He opened his eyes again. It didn't help much.

Even if the pain in his leg had actually only been in his head, he wished it would come back.


It was obvious that the Spencers wanted some time alone with Eliot, so Alec volunteered to pick Tessa up from the airport, and pretended that the photo of her that Mrs. Spencer showed him was more useful than the driver's license photo he'd already pulled and saved on his phone.

Alec rolled the window down as he pulled out of the parking lot. Out on the highway, the rest of Boston looked amazingly like it always did. Businesses were still open, I-90 was already filling up with rush hour, and the airport parking lot was packed.

He was waiting when Tessa stepped out of the Terminal.

"Tessa Knudson?"

"Name's Alec Hardison, I'm-"

"Oh! Hi, yeah, my mother just called to tell me you were my ride." She adjusted her bag over her shoulder, shook her head when Alec reached out for it. "Thanks for this."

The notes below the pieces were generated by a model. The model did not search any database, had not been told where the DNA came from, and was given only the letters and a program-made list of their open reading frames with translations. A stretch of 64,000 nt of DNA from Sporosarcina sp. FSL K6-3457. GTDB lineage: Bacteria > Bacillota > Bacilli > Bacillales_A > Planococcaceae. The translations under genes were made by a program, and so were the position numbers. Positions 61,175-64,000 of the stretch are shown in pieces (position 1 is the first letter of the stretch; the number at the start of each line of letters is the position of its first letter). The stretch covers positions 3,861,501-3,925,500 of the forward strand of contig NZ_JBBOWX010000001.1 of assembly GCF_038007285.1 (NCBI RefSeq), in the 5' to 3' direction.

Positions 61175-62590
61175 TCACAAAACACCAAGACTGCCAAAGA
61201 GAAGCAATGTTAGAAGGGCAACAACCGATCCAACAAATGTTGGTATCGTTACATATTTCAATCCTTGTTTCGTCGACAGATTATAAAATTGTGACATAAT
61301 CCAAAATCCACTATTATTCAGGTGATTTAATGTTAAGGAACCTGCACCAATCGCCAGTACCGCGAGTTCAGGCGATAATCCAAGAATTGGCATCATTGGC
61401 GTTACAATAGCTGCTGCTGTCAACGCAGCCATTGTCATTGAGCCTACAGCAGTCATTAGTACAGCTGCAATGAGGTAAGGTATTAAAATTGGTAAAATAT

"No problem. You have any bags?"

"No. For once, I'm traveling light." At Alec's sidelong glance she shook her head. "Usually, I've got my son, Jonas, with me, but our au pair was able to work it out to stay with him. The woman is a saint. But enough about that, how's my brother?"

"He's fine," Alec blurted, not really knowing why. "I mean. Okay. He's alive. Got hit by a car and so far, the swelling's too bad in his lower back to know if the, ah…paralysis he's got is permanent."

"Oh." From her expression, it was clear that she'd expected to hear that he'd already made a full recovery.